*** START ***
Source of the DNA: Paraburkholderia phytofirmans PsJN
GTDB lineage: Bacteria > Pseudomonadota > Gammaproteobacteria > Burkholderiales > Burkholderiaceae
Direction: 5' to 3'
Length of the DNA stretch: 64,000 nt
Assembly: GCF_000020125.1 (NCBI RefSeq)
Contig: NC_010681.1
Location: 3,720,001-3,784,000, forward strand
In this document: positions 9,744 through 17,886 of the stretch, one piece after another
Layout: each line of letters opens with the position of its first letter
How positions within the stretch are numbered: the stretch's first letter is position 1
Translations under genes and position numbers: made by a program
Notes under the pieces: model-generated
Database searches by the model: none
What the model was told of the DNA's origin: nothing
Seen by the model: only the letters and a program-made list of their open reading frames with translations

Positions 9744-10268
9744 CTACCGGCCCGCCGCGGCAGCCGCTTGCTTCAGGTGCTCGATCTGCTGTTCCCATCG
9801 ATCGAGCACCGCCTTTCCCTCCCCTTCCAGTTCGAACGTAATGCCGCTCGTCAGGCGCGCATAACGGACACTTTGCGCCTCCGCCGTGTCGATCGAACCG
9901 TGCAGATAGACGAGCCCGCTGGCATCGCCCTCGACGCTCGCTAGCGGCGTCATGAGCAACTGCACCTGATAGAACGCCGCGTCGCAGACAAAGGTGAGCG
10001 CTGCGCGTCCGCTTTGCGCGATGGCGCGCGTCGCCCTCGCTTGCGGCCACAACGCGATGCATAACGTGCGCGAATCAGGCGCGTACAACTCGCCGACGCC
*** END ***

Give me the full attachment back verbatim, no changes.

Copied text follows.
Source of the DNA: Paraburkholderia phytofirmans PsJN
GTDB lineage: Bacteria > Pseudomonadota > Gammaproteobacteria > Burkholderiales > Burkholderiaceae
Direction: 5' to 3'
Length of the DNA stretch: 64,000 nt
Assembly: GCF_000020125.1 (NCBI RefSeq)
Contig: NC_010681.1
Location: 3,720,001-3,784,000, forward strand
In this document: positions 9,744 through 17,886 of the stretch, one piece after another
Layout: each line of letters opens with the position of its first letter
How positions within the stretch are numbered: the stretch's first letter is position 1
Translations under genes and position numbers: made by a program
Notes under the pieces: model-generated
Database searches by the model: none
What the model was told of the DNA's origin: nothing
Seen by the model: only the letters and a program-made list of their open reading frames with translations

Positions 9744-10268
9744 CTACCGGCCCGCCGCGGCAGCCGCTTGCTTCAGGTGCTCGATCTGCTGTTCCCATCG
9801 ATCGAGCACCGCCTTTCCCTCCCCTTCCAGTTCGAACGTAATGCCGCTCGTCAGGCGCGCATAACGGACACTTTGCGCCTCCGCCGTGTCGATCGAACCG
9901 TGCAGATAGACGAGCCCGCTGGCATCGCCCTCGACGCTCGCTAGCGGCGTCATGAGCAACTGCACCTGATAGAACGCCGCGTCGCAGACAAAGGTGAGCG
10001 CTGCGCGTCCGCTTTGCGCGATGGCGCGCGTCGCCCTCGCTTGCGGCCACAACGCGATGCATAACGTGCGCGAATCAGGCGCGTACAACTCGCCGACGCC